Latest news of Penn Station

Alexandros Washburn proposal to replace existing Pennsylvania Station with one reminiscent of the original station that was demolished in 1963. (21st Century Unlimited)

In the wake of news that New York developer Vornado Realty Trust, perhaps anticipating a recession, hit pause on its plan to build ten skyscrapers around Pennsylvania Station, we have seen reports of a new and delightful proposal to rebuild something like the old station, which was demolished in the 1960s.

The new proposal comes from architect Alexandros Washburn, who served under Mayor Michael Bloomberg as the city’s  design chief. In his plan, a facsimile of the vaulted steel and glass train shed would rise in the space once occupied by the Madison Square Garden arena. The shed would sit in a frame reminiscent of the 1910 Beaux Arts station designed by Charles Follen McKim. The Garden, whose lease is up next June, would be moved, as would the office tower at 2 Penn. A classical garden similar to Bryant Park behind the New York Public Library would fill the space between the new station and the Moynihan Train Hall recently completed in the James Farley Post Office across the street – a McKim, Mead & White masterpiece completed in 1914. (Click here for illustrations of this plan.)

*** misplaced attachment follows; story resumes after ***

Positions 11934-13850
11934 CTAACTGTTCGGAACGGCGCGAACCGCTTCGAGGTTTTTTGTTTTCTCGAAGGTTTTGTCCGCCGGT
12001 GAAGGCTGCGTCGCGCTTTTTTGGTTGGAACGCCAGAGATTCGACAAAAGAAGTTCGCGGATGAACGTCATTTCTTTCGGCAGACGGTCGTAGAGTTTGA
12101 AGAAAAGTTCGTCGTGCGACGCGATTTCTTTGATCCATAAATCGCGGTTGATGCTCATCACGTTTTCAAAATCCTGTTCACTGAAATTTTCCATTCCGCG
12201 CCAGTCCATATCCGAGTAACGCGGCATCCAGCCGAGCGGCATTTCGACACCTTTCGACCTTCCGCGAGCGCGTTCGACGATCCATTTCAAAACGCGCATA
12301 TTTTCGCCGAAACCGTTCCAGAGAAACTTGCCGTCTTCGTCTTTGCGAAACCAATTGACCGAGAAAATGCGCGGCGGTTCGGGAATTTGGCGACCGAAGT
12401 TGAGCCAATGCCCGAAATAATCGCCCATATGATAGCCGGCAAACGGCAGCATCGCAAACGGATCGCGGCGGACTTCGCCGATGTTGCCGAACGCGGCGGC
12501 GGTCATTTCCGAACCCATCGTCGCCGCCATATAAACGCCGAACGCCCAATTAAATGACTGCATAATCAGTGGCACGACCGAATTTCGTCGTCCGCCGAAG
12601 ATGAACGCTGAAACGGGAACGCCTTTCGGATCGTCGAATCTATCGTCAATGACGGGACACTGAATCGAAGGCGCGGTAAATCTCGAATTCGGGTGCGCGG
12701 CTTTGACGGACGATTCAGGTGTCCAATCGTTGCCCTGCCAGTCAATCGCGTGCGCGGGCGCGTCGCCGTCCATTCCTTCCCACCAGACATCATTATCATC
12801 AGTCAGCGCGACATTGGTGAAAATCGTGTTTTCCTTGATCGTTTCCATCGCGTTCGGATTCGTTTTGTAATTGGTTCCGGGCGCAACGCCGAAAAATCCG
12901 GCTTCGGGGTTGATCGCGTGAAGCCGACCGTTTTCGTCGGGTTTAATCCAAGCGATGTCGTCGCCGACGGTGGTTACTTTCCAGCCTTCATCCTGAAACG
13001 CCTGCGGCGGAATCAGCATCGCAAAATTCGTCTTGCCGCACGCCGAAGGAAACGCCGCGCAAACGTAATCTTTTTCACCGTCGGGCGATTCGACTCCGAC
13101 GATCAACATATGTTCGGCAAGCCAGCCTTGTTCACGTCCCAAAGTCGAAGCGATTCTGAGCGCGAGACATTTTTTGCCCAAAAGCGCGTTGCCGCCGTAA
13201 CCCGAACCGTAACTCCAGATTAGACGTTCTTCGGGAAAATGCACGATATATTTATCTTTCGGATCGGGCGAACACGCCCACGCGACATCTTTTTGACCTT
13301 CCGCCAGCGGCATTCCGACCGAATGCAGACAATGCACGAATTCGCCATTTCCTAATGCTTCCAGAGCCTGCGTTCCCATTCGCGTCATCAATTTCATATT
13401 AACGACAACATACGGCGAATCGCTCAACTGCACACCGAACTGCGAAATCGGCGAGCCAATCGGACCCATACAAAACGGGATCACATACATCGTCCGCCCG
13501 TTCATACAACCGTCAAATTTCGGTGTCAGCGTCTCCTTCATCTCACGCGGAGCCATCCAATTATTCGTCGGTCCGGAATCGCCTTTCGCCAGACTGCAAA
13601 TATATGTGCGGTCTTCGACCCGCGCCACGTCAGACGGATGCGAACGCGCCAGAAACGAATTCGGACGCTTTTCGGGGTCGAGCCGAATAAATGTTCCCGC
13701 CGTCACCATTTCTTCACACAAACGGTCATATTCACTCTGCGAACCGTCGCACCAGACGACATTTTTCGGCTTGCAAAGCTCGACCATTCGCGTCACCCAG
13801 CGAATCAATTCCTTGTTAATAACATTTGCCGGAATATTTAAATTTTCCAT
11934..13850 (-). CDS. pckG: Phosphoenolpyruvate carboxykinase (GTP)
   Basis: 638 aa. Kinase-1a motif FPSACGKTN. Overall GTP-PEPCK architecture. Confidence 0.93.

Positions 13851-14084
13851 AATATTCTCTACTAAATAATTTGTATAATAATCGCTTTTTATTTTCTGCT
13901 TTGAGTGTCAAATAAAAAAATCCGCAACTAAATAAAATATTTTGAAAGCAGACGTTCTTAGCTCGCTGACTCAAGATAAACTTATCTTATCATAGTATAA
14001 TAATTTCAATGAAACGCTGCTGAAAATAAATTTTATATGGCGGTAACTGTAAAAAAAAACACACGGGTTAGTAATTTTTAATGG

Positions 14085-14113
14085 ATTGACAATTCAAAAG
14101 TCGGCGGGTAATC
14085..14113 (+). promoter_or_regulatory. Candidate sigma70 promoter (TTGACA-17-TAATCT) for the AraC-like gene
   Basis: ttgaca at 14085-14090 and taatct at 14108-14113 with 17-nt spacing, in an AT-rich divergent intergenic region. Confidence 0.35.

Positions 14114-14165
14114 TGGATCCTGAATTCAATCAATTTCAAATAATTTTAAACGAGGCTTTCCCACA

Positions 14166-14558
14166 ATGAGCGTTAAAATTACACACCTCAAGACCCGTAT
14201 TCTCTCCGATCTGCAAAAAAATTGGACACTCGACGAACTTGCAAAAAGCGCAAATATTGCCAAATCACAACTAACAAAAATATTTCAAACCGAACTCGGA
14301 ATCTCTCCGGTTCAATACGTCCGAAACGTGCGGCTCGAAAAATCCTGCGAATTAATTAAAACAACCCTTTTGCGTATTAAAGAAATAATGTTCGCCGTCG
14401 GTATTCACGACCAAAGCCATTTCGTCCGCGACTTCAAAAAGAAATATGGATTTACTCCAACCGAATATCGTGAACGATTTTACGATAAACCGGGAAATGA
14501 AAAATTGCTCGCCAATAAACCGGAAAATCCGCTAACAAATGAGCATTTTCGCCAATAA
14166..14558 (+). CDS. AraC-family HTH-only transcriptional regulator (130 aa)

Washburn’s lovely proposal is not to be confused with the plan advanced by ReThinkNYC to rebuild the old Penn Station on its still-existing foundation. The earlier plan is inspired directly by the original station, completed in 1910, which would be restored. The ReThink proposal’s advanced engineering, modern shopping and updated transit connections would enable American lifestyles to inhabit the grandeur of the Gilded Age icon’s space.

It remains the preferable proposal. Washburn’s plan omits rebuilding the original Waiting Room. It was this vast structure that so impressed arrivals to New York in its halcyon days. Another design, submitted by architect Vishaan Chakrabarti, merely recasts the circular arena structure in glass. All three designs would enable a shift of the regional rail system to what is known as “through-running,” a safer, faster and more efficient method of managing trains and trackage at Penn Station and throughout the network.